God's Most Defining Trait
July 1, 2007 - What do we mean by holiness? What does it say about who God is, and how should this affect the way we understand Him and approach Him? As fallen and wholly unholy people, how can we have any hope for relating to God properly—and practically? In this feature on holiness, Decision explores answers to these questions.
by James Emery White
I once heard of a little girl who was drawing a picture at school. Her teacher came over and asked her what she was drawing. She said, “I’m drawing a picture of God.” Her teacher said, “Honey, you know, nobody really knows what God looks like.” Without a pause, the little girl answered, “Well, they will when I get through!”
Most of us have a picture of God in our minds that we have drawn, usually based on a series of ideas, feelings and past experiences.
But what is God really like?
Some might answer that God is the One who creates or guides. While true—those are things God does—they are not who He is. We might say that God is Spirit, or infinite. And that, too, would be correct, but would it tell us what kind of God we are talking about? God could be Creator, but unjust. He could be eternal, but evil.
Theologians often gather their thoughts around God in terms of two groupings—those attributes tied to His greatness, and those traits tied to His goodness. We speak of God’s greatness in terms of Him being, for example, infinite; and God’s goodness in terms of Him being marked by, among other things, love. But what would we say is His most defining trait?
It is that God is holy.
When the great prophet Isaiah encountered the living God, the scene was arresting—and enlightening:
In the year that King Uzziah died, I saw the Lord seated on a throne, high and exalted, and the train of his robe filled the temple. Above him were seraphs, each with six wings:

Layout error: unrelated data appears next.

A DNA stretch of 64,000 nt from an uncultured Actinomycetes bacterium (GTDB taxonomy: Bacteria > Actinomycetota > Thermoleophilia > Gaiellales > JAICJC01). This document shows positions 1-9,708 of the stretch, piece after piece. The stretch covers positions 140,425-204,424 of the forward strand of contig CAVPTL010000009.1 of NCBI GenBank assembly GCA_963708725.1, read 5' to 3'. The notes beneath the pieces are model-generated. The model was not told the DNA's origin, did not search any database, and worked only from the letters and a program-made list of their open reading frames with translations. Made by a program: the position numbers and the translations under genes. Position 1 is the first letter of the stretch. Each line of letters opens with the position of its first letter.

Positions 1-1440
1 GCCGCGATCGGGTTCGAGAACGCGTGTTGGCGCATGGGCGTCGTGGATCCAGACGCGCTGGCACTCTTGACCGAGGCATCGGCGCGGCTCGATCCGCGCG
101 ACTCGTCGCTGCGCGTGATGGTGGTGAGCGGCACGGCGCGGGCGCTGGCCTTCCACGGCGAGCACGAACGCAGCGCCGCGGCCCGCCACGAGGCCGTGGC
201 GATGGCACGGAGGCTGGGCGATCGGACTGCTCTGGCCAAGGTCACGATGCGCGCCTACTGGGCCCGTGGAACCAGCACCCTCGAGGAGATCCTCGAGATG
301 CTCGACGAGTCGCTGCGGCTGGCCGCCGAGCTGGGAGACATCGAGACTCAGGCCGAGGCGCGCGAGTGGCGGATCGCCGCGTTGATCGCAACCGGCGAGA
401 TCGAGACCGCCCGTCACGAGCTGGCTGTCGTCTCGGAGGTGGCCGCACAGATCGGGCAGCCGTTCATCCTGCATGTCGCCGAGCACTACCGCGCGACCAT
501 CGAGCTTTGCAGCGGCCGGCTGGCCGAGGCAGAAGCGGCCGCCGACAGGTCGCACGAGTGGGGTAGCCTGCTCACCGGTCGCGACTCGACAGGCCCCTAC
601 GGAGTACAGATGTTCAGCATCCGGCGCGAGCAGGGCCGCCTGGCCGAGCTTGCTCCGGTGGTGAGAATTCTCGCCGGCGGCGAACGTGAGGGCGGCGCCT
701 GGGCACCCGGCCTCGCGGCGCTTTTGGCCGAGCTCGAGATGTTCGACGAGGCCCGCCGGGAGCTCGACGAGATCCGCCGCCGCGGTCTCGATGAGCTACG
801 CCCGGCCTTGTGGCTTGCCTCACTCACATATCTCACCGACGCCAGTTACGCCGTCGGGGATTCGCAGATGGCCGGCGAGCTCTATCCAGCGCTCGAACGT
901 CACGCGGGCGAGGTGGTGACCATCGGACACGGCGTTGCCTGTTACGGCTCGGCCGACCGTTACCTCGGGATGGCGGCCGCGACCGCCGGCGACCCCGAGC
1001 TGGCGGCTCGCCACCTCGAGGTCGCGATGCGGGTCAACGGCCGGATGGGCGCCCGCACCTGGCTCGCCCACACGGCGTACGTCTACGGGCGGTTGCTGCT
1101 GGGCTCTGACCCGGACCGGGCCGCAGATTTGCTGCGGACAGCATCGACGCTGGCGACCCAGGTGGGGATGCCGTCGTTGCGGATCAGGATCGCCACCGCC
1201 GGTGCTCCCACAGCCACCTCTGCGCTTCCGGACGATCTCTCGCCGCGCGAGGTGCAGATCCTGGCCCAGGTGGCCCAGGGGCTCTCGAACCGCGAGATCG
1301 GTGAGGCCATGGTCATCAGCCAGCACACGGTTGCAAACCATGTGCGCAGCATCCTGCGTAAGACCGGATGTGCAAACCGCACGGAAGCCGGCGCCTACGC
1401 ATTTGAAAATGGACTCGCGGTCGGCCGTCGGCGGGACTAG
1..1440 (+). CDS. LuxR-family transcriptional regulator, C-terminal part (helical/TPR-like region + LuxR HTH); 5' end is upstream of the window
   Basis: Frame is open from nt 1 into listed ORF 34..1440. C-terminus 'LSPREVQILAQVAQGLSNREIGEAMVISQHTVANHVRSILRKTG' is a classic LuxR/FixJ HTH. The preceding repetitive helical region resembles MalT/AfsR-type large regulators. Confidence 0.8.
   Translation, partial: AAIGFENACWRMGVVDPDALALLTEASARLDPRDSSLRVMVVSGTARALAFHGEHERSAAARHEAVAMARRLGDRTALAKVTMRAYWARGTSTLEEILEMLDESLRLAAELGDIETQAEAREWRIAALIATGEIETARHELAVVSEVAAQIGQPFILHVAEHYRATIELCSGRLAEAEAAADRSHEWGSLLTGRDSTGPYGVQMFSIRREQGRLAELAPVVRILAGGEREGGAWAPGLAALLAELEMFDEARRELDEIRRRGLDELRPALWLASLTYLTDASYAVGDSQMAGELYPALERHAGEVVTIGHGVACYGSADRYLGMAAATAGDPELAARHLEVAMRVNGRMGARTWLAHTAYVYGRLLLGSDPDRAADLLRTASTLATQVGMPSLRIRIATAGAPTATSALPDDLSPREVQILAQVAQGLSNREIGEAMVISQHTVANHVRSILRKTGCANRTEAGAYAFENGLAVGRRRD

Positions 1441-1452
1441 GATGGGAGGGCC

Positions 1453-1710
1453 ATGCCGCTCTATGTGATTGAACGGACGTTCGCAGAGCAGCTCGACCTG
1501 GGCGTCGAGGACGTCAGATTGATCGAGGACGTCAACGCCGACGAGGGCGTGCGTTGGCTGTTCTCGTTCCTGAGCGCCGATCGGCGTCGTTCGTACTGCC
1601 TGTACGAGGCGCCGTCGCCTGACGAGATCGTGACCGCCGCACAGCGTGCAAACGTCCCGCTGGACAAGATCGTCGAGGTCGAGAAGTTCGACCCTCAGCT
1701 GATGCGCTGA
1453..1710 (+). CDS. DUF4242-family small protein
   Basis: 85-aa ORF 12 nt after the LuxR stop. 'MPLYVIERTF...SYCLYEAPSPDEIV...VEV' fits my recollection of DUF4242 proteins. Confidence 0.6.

With two wings they covered their faces, with two they covered their feet, and with two they were flying. And they were calling to one another:
“Holy, holy, holy is the Lord Almighty; the whole earth is full of his glory.”
At the sound of their voices the doorposts and thresholds shook and the temple was filled with smoke (Isaiah 6:1-4, NIV).
An encounter with God is an encounter with holiness. Even the angels in God’s presence are enveloped by this aspect of God’s nature—and not just in their declaration. The word seraph means “burning one,” or “bright one,” yet the fire and brightness of the glory of God was beyond even the seraphs’ ability to engage. They had to cover their faces with two of their wings. Little wonder that when Moses wanted to see the face of God, his request was denied. In Exodus 33, we find that God allowed Moses to see His back, but not His face. Even then, when Moses came down from the mountain, his face was so altered from the burning presence of God that the people who encountered him were terrified.
Isaiah notes that another set of wings were used to cover the seraphs’ feet. Returning again to the life of Moses, at the moment of the burning bush, Moses was told to remove his sandals for he was standing on holy ground. Our feet represent our earthiness—the fact that we are the created, not the Creator—and the seraphs acknowledged this aspect of their being in the presence of God by covering their feet as a sign of humility.
And then there is the famed verbal affirmation of the angels, the great “trisagion” proclaiming the threefold attribution of holiness to God:
“Holy, holy, holy is the Lord Almighty;
the whole earth is full of his glory.”
In the Hebrew language, word repetition was used to signify something with the strongest possible significance and intensity (Jeremiah 22:29, Ezekiel 21:27). In English, we might use an exclamation point. In Hebrew, they used repetition. A three-fold repetition was the strongest emphasis imaginable. And only in this passage, and only in relation to God’s holiness, is anything tied to God’s nature so noted.